Mn incorporation into the GaAs lattice investigated by hard x-ray photoelectron spectroscopy and diffraction

I. Bartoš, I. Píš, M. Kobata, K. Kobayashi, M. Cukr, P. Jiřiček, T. Sugiyama, E. Ikenaga

Research output: Contribution to journalArticle

10 Citations (Scopus)

Abstract

Photoelectron spectroscopy and diffraction have been used to investigate structural changes during the annealing process of Ga1-xMn xAs samples. Hard x-ray radiation helped in observing photoelectron core-level spectra and electron diffraction from the bulk underlying the oxidized surface layer. High electron-energy resolution enabled us to separate the components due to substitutional and interstitial Mn atoms in the intrinsic Mn 2p3/2 photoemission profile, resulting in two peaks at 638.8 and 639.5 eV binding energy, respectively. The peaks display the known characteristic behavior after annealing, that is, an almost complete reduction of the interstitial component and preservation of the substitutional component. In the photoelectron diffraction, a sensitivity of high-energy polar plots to the incorporation sites of photoemitting atoms into the atomic lattice has been shown. As a consequence, the experimental polar plots from substitutional and interstitial Mn atoms, which are supported theoretically, show characteristic features that provide structural information. From the similarities and differences of the polar plots for Mn and Ga, we have confirmed the assignment of components within the intrinsic part of the photoemission Mn 2p3/2 signal suggested by photoelectron spectroscopy.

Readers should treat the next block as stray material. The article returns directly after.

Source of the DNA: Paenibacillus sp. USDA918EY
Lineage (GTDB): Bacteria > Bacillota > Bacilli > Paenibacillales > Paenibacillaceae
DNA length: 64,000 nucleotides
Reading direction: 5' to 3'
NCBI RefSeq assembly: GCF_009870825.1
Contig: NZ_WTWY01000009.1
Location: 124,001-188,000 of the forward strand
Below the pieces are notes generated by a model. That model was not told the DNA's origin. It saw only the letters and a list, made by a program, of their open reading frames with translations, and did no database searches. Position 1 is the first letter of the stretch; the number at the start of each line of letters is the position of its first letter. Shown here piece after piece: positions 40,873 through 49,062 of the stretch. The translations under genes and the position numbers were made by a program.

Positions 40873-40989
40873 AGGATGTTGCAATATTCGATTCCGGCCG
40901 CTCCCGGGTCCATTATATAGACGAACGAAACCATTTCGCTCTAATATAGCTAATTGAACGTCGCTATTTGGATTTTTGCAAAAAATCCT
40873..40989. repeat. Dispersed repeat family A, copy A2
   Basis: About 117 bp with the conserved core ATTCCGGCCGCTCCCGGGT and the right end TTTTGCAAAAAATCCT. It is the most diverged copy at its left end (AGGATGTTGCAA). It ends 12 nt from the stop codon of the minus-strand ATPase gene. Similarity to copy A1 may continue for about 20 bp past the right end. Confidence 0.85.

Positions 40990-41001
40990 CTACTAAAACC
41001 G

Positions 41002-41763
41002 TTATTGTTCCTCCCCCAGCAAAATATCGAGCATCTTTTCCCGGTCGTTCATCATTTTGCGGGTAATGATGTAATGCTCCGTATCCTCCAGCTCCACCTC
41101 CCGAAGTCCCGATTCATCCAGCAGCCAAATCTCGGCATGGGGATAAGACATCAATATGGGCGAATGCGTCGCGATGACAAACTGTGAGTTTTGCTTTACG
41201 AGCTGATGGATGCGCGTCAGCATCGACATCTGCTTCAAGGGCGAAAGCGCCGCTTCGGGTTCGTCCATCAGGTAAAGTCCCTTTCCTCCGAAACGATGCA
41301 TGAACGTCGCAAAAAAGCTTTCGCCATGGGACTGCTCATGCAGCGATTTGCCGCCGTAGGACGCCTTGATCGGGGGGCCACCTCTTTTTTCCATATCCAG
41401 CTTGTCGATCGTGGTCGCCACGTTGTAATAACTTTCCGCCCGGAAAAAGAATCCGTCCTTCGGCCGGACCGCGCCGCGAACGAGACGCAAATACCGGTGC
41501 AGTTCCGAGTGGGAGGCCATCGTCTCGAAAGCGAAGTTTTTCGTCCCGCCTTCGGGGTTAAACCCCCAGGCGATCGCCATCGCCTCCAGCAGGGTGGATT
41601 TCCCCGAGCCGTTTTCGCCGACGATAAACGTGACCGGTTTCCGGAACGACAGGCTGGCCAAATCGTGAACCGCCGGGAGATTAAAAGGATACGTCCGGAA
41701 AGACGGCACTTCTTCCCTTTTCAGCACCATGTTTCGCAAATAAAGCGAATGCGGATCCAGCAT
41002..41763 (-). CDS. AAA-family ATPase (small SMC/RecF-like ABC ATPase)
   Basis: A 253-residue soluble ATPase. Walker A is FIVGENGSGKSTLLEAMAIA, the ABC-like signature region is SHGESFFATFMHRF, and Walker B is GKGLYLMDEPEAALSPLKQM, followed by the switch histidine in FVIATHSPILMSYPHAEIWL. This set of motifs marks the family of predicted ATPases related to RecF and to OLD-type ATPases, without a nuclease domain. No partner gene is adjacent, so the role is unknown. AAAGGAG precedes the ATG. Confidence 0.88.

Original languageEnglish
Article number235327
JournalPhysical Review B - Condensed Matter and Materials Physics
Volume83
Issue number23
DOIs
Publication statusPublished - Jun 15 2011
Externally publishedYes

All Science Journal Classification (ASJC) codes

  • Electronic, Optical and Magnetic Materials
  • Condensed Matter Physics

Fingerprint Dive into the research topics of 'Mn incorporation into the GaAs lattice investigated by hard x-ray photoelectron spectroscopy and diffraction'. Together they form a unique fingerprint.

  • Cite this